1. From a discussion elsewhere I thouhgt DxO would integrate a new Nik Collection in Photolab as they already implemented a U-point technology for local adjustments, similar to the way the former Color Efex Pro 3 which was was available as a special version to be integrated in Nikons CaptureNX2 RAW workflow. But asking now a (modest) price from those who missed the download of the free suite from Google Nik for an unaltered software is quite daring in my opinion.

        1. DxO is treating PhotoLab and the Nik Collection as separate products because they feel they have different (and different sized) audiences. This was explained during a press briefing I attended. The Nik Collection has broad appeal not just to DxO’s customers but to Lightroom and Photoshop users too, so it makes sense for them to make it available separately to this broader group and not tie it specifically to PhotoLab. I hope that helps – Rod.

        2. Hi Thomas,

          Just to be clear; it’s not accurate to say that DxO has released its first new version of the Nik Collection as “unaltered software” … In fact, a number of problems have been addressed and corrected – Including:

          Full support for Adobe Photoshop, Lightroom, and Photoshop Elements CC 2017/2018: so that Nik Collection plugins can now be used without any issues with the very latest Adobe host applications.

          Full support for latest mac OS X system: so that Nik Collection plugins are now compatible with latest mac OS system updates.

          Fixed: Calling Nik plugins from Adobe Photoshop Filter menus instead of selective tool doesn’t create crash anymore.

          Fixed: Smart filters / Smart objects blend options from Adobe Photoshop layers can now be edited with no more issues.

          Fixed: Issue with looping Windows pop-up when editing selective brush from any Nik plugins

          All of which goes to making the Nik Collection by DxO a firm base for enhancements and improvements that DxO will bring out in future releases.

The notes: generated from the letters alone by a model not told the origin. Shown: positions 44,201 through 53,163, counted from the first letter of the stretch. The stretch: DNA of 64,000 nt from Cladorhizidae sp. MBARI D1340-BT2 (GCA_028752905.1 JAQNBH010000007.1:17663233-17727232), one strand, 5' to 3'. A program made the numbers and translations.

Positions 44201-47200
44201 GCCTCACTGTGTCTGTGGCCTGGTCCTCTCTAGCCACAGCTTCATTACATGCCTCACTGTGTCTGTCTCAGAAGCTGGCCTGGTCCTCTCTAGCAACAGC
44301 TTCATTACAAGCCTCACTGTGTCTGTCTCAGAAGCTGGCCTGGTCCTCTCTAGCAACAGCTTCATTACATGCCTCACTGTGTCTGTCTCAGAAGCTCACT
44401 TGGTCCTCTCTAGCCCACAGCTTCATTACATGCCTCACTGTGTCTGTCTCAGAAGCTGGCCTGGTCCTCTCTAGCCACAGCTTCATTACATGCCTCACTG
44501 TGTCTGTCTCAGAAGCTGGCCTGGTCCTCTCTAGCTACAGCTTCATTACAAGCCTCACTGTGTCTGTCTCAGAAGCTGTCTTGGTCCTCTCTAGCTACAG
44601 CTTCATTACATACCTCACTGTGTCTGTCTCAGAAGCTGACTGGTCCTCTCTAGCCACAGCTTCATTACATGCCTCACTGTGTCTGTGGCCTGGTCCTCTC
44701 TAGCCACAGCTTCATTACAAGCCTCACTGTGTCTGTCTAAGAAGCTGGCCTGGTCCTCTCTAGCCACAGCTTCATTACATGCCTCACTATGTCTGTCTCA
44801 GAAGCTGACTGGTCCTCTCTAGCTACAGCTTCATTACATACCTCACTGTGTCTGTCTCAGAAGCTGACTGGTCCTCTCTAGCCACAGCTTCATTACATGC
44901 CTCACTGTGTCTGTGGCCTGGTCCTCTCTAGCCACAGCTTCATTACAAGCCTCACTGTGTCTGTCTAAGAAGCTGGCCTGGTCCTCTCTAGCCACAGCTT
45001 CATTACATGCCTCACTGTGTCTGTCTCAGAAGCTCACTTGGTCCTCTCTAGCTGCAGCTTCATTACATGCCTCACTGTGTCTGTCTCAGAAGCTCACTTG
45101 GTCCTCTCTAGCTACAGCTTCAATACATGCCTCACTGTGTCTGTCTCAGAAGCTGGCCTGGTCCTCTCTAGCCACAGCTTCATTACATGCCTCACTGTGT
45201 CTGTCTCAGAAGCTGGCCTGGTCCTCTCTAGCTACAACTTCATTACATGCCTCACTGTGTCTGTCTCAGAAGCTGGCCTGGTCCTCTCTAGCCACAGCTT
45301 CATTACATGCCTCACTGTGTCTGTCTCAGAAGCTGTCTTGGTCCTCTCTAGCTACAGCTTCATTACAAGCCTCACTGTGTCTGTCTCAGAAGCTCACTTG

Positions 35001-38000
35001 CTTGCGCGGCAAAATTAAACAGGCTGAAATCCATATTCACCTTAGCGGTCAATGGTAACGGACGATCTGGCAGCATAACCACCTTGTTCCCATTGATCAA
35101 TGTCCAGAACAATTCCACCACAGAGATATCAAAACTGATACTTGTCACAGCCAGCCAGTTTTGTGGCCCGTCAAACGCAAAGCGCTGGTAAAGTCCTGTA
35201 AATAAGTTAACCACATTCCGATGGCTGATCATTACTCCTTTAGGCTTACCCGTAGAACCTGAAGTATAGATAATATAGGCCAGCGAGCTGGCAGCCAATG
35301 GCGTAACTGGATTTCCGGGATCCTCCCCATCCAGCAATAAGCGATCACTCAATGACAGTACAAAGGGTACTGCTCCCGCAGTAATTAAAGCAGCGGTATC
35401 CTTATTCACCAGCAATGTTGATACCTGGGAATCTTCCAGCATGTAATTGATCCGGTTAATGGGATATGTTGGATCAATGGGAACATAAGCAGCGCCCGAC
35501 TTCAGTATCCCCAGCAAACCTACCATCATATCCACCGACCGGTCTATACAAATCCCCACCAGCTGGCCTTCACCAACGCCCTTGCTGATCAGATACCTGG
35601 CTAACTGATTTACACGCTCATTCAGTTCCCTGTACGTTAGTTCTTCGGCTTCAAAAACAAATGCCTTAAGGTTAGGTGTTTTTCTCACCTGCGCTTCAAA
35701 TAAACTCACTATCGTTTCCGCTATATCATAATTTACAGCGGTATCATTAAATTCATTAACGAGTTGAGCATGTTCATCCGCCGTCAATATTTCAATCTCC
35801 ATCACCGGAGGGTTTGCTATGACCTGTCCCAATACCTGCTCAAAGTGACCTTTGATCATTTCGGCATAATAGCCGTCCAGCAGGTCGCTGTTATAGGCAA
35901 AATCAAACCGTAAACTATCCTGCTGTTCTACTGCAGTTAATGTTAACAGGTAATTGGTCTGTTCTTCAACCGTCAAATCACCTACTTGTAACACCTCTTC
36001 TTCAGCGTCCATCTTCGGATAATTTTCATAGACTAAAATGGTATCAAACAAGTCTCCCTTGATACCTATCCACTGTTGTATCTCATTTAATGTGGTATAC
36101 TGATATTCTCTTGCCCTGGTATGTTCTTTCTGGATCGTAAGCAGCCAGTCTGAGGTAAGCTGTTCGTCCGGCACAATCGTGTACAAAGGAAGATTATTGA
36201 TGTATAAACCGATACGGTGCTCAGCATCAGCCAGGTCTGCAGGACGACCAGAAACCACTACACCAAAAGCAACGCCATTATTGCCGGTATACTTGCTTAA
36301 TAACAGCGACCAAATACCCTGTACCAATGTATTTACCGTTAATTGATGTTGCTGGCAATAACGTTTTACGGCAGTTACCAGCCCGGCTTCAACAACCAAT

Note: If you’re currently not experiencing any problems with the old version of Nik Collection then you can always “sit this one out” – and wait for the next version from DxO, and re-evaluate then.

          1. > Full support for Adobe Photoshop, Lightroom, and Photoshop Elements CC 2017/2018: so that Nik Collection plugins can now be used without any issues with the very latest Adobe host applications.

            That already worked with the 2012 software. So .. not new.

            > Full support for latest mac OS X system: so that Nik Collection plugins are now compatible with latest mac OS system updates.

            2012 version fully tested and working on macOS Sierra, High Sierra, and previous versions.

            > Note: If you’re currently not experiencing any problems with the old version of Nik Collection then you can always “sit this one out” – and wait for the next version from DxO, and re-evaluate then.

            Right. But as someone who paid for Nik in 2012 and then felt betrayed when Google made it free, give DxO money at this stage feels … like being hit on the head with a hammer.

          2. Google Nik collection indeed works well with my old Photoshop CS5. Hovewer, I recently started with Affinity Photo to replace CS5. There the collection works fine as well with the exception of Viveza which produces weird colours. This goes also for the DxO Nik collection and has widely been discussed on Affinity Forums as beeing a yet unsolved Serif-problem.

  3. I am thrilled to have these plugins available with full functionality on updated host programs. Well done DXO!
    DXO now needs to get on the stick and find a way to host the plugins from within DXO’s own PhotoLab software.

  4. I bought the DxO Nik product even though I owned the original and Google versions. Nothing wrong with supporting them especially since they rescued the product from extinction. It works quite well with Alien Skin and Adobe products.

    However, I still cannot fathom why they would give up (actually never supported) the Fuji X growing consumer base by not supporting the Xtrans type sensor. In their Photolab product. The excuse that it is not a standard bayer sensor is bull crap, especially since every other piece of software out there now supports the Fuji X series. I really like their photo lab options and features but can not be a customer of theirs due to their stubbornness.

    1. I don’t think it’s stubbornness. The explanation I’ve been given is that the DxO raw engine is designed around a regular bayer color filter array and cannot be adapted to the X-Trans layout. It’s true that other vendors do support X-Trans, but that doesn’t mean they do it well. Adobe Camera Raw regularly gets criticised for its X-Trans sensor rendering (It’s not great, but I don’t think it’s too bad), and while a bunch of other apps can process X-Trans files they often do a pretty poor job – it’s support in name only, and doesn’t deliver what the sensor is capable of.